Flag on the Play - Should Trademark Registrations be Subject to Scrutiny Over Whether They are Disparaging?

By Mandi R. Liston

Between the lawsuits, media discussion, and public “outcry”, it is very likely you have heard about the controversy surrounding the Washington Redskins trademark dispute.  Different courts have ruled, overruled, and ruled again that the registered trademark “Redskins” is disparaging to Native Americans and therefore not registerable (please note; a trademark can still protected even without federal registration). Now the Redskins are looking to be backed by the Supreme Court.

Recently, an appellate court has ruled in favor of a Seattle based band called “The Slants,” finding that it is unconstitutional to deny trademark registration just because it is “disparaging.”   If the Supreme Court upholds this ruling, it is very good news for the Redskins.  It would allow a plethora of trademarks to be now registerable that were previously denied on the same grounds. Marks such as a depiction of Buddha for beachwear, use of the name of a Muslim group that forbids smoking as a cigarette brand name, and an image consisting of a large "X" over the hammer and sickle national symbol of the Soviet Union.  All of these marks would now be registerable.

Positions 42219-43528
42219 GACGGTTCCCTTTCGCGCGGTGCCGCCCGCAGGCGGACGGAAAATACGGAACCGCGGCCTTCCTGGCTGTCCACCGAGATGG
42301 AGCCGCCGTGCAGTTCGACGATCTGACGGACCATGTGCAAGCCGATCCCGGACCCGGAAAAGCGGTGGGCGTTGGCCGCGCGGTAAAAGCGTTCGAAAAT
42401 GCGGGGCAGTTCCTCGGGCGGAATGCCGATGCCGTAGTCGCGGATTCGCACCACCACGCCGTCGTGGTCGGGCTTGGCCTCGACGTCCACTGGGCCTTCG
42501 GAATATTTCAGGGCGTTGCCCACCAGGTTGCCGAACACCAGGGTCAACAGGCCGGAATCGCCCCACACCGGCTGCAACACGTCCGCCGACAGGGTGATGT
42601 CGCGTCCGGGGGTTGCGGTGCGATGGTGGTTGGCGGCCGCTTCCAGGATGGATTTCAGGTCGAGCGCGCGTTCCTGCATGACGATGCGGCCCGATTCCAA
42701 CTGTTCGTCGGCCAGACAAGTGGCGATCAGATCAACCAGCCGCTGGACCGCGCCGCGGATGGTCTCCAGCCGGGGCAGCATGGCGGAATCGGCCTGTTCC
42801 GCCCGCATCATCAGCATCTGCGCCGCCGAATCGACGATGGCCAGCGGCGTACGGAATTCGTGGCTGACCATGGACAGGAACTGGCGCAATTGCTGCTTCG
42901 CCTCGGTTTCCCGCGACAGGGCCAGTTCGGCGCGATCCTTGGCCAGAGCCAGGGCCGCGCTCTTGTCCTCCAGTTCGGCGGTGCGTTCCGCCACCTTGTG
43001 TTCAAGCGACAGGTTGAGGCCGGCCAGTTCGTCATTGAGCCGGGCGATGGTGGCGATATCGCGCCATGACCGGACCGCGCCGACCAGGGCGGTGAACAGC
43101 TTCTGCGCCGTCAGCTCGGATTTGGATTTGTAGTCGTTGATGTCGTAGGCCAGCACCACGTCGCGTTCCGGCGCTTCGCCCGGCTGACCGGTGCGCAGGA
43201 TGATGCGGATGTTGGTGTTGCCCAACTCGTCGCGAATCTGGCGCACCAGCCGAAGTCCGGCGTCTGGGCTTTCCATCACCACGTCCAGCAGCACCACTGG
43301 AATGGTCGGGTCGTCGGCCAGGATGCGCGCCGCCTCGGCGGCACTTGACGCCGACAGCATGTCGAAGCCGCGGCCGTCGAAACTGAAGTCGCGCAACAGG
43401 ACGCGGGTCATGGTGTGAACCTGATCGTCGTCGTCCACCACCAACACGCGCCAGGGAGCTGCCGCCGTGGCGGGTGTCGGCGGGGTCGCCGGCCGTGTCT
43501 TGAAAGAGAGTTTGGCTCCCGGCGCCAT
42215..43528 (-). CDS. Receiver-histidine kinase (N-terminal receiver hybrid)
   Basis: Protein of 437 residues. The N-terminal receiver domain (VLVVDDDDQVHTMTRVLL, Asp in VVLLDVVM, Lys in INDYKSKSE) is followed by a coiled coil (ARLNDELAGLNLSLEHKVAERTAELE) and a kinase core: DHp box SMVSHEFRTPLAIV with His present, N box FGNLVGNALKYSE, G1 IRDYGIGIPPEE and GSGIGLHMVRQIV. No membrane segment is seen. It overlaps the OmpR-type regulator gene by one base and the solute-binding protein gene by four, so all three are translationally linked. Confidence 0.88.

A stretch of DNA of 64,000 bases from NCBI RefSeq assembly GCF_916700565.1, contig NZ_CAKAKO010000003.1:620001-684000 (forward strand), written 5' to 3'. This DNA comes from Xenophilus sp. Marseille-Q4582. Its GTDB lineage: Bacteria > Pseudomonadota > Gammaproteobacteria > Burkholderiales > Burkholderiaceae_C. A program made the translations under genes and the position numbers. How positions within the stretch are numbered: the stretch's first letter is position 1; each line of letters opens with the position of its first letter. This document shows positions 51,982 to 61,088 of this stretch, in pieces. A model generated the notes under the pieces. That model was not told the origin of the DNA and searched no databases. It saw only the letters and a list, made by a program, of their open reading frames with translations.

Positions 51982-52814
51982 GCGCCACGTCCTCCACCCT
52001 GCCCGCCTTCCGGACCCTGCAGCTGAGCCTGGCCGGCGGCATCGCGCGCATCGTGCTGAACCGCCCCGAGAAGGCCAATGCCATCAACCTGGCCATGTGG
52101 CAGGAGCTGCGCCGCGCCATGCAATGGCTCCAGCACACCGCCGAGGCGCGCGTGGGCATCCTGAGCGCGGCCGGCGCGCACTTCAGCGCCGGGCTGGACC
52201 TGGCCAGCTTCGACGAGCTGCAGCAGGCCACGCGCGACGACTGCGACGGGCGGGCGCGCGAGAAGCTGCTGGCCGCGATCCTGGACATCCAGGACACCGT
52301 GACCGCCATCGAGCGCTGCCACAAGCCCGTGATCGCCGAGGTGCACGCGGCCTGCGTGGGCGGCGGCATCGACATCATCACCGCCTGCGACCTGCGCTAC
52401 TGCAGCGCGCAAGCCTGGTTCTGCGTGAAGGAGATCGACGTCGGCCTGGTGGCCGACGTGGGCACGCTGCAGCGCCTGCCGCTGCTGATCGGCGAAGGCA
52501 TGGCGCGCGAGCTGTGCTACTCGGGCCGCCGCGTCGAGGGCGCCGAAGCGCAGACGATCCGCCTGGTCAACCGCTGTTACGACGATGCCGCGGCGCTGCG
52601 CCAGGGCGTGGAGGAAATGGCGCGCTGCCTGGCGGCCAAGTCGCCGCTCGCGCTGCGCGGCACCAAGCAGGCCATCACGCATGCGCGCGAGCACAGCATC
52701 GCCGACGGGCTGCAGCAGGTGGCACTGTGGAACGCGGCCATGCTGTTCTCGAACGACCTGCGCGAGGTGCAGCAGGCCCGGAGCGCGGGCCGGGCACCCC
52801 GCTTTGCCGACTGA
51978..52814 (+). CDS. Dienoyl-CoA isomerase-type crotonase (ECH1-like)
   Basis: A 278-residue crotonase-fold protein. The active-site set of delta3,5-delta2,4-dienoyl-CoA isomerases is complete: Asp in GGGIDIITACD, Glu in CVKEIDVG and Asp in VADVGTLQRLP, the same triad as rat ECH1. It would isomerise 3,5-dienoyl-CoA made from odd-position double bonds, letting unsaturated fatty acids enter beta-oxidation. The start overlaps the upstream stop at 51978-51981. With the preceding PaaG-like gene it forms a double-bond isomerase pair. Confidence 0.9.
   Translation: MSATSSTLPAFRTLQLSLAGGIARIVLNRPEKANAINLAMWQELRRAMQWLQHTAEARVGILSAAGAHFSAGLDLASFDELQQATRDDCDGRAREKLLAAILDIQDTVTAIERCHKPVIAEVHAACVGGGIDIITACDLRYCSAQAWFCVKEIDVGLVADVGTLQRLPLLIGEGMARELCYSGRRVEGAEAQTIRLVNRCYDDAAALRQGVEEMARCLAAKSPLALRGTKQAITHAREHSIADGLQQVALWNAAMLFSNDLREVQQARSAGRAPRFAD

What do you think? Should the government be able to deny registration of disparaging marks? Or should all trademarks be registerable?

Trademarks are an essential part of any business. They let customers and clients know who you are as a company and it is crucial to protect your trademarks in order to protect your brand.  If you are looking to register a trademark, or have questions about the process, McNamara Law Firm can help!